RCN ships deploy to the Med

The Royal Canadian Navy frigate HMCS Fredericton and its crew left Halifax January 22 on a six-month deployment to Operation Reassurance in the Mediterranean along with another frigate, HMCS Montreal, and the support ship HMCS Asterix. ““There absolutely is a heightened sense of urgency,” said Rear-Admiral Brian Santarpia, Commander Maritime Forces Atlantic and Joint Task Force Atlantic. “They will monitor Russian activity on a daily basis. [node:read-more:link]

Marine mammals impacted by noise

As the Canadian military plans to resume weapons testing in an area off the southern tip of Vancouver Island after a three-year hiatus, British research shows increased ambient noise levels are forcing dolphins to “shout” to hear each other. Also, the European Commission has found that underwater noise levels have doubled every decade in the last 60 years, mainly due to increased shipping. [node:read-more:link]

Navy veteran fined for assault

A 24-year Royal Canadian Navy veteran who retired in 2017 has been reprimanded and fined $7,000 for repeatedly assaulting a 20-year-old female cadet aboard HMCS Oriole, the navy tall ship, in 2006. James R. Levesque, 59, who had pled not guilty to all charges, was found guilty last May of assault, sexual assault and uttering threats during a summer training voyage to Alaska from Victoria. [node:read-more:link]

B.C. weapons training to resume

After a three-year hiatus to study the effects on marine mammals of weapons training at the southwestern tip of Vancouver Island, the Canadian Armed Forces plans to resume the program. It cites a Toronto-based engineering company’s study which concluded that current measures to mitigate harmful effects of surface and aerial gunnery in the Strait of Juan de Fuca are effective. [node:read-more:link]

Canada extends African deployment

Two Royal Canadian Navy coastal defence vessels left Halifax today on the RN’s sixth deployment to Operation Projection in West Africa. HMCS Glace Bay and HMCS Moncton will conduct exercises, engagements and port visits to promote stability in the Gulf of Guinea. The two-and-a-half-month deployment includes the 12th Exercise Obangame Express, which begins January 23, focusing on piracy, terrorism and smuggling in the Gulf. [node:read-more:link]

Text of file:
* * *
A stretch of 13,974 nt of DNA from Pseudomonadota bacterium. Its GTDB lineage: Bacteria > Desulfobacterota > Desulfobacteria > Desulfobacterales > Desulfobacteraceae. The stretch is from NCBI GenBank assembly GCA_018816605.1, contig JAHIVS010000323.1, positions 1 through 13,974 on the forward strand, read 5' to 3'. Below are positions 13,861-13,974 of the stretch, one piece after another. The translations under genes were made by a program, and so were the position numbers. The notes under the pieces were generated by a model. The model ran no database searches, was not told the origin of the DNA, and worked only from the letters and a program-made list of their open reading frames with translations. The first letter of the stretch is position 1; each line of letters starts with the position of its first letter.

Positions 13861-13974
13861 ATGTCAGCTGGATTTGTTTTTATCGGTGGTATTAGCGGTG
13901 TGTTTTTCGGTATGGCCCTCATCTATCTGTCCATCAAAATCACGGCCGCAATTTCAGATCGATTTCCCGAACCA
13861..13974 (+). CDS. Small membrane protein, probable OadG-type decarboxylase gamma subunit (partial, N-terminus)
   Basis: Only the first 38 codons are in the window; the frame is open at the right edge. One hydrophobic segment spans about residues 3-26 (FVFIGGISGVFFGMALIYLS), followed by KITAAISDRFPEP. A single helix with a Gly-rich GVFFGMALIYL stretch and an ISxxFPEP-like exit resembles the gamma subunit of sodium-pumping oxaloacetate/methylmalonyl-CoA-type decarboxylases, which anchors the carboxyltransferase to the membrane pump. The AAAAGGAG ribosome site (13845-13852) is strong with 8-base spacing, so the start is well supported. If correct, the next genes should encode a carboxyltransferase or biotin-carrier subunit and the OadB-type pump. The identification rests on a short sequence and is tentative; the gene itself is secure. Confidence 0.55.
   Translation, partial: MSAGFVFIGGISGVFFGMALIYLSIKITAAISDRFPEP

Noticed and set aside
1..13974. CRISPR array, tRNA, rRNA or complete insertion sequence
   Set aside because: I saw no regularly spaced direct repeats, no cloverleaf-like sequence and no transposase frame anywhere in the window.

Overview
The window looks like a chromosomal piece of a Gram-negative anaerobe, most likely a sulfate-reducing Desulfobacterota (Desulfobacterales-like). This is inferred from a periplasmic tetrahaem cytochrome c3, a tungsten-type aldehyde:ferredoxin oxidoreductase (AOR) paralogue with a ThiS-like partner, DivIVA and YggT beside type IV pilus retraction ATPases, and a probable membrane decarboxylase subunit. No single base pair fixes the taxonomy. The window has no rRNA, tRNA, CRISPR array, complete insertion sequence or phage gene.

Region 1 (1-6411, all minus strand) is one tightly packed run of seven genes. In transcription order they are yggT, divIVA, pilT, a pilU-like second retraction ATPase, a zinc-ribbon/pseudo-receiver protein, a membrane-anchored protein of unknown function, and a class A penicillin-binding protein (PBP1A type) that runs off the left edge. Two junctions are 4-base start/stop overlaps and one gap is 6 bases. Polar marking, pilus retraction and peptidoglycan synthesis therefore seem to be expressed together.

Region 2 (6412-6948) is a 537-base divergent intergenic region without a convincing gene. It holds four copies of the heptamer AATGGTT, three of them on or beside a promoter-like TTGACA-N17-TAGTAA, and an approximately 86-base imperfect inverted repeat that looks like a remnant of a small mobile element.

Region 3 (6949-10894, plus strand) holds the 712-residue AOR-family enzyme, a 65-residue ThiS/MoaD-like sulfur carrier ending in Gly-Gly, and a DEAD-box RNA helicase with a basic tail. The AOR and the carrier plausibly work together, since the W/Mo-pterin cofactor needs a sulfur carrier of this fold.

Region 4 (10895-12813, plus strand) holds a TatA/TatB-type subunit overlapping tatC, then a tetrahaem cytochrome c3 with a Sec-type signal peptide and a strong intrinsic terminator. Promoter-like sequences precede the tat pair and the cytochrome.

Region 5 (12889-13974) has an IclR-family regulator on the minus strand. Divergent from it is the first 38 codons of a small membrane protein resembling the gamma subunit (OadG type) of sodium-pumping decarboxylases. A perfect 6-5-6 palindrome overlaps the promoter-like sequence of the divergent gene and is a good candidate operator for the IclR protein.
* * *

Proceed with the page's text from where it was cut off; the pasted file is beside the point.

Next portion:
AOPS or A-oops?

The latest projected cost of having six Arctic offshore patrol ships for the Navy and two similar vessels built for the Canadian Coast Guard is upwards of $6.5 billion, according to the federal government and its procurement department. The cost of the naval ships has risen to $4.98 billion from an earlier estimate of $4.3 billion while the CCG estimate has risen by $100 million from $1.6 billion. [node:read-more:link]

Surface Combatant costs skyrocketing

With two years remaining before Irving Shipbuilding begins construction of the first of the navy’s new Canadian Surface Combatant fleet, designed to replace current destroyers and frigates, the federal government has spent $4.8 billion so far. This is according to figures presented to the House of Commons two months after the Parliamentary Budget Officer estimated the total lifetime cost of the 15-ship program at $306 billion. [node:read-more:link]

Problems in the Navy’s AOPS fleet

The Royal Canadian Navy’s Arctic and Offshore Patrol Ship, HMCS Harry DeWolf, is expected to be out of service until April because of problems with its main diesel generators. Since Irving Shipbuilding’s warranty has expired, taxpayers are on the hook for repairs to the AOPS flagship, which was delivered to the Navy in July 2020. Meanwhile, the third in the fleet, HMCS Max Bernays, accepted from Irving in September 2022, is having bowthruster issues. The navy also plans to have a look at the second of a planned six AOPS, HMCS Margaret Brooke, which was delivered in July 2021. [node:read-more:link]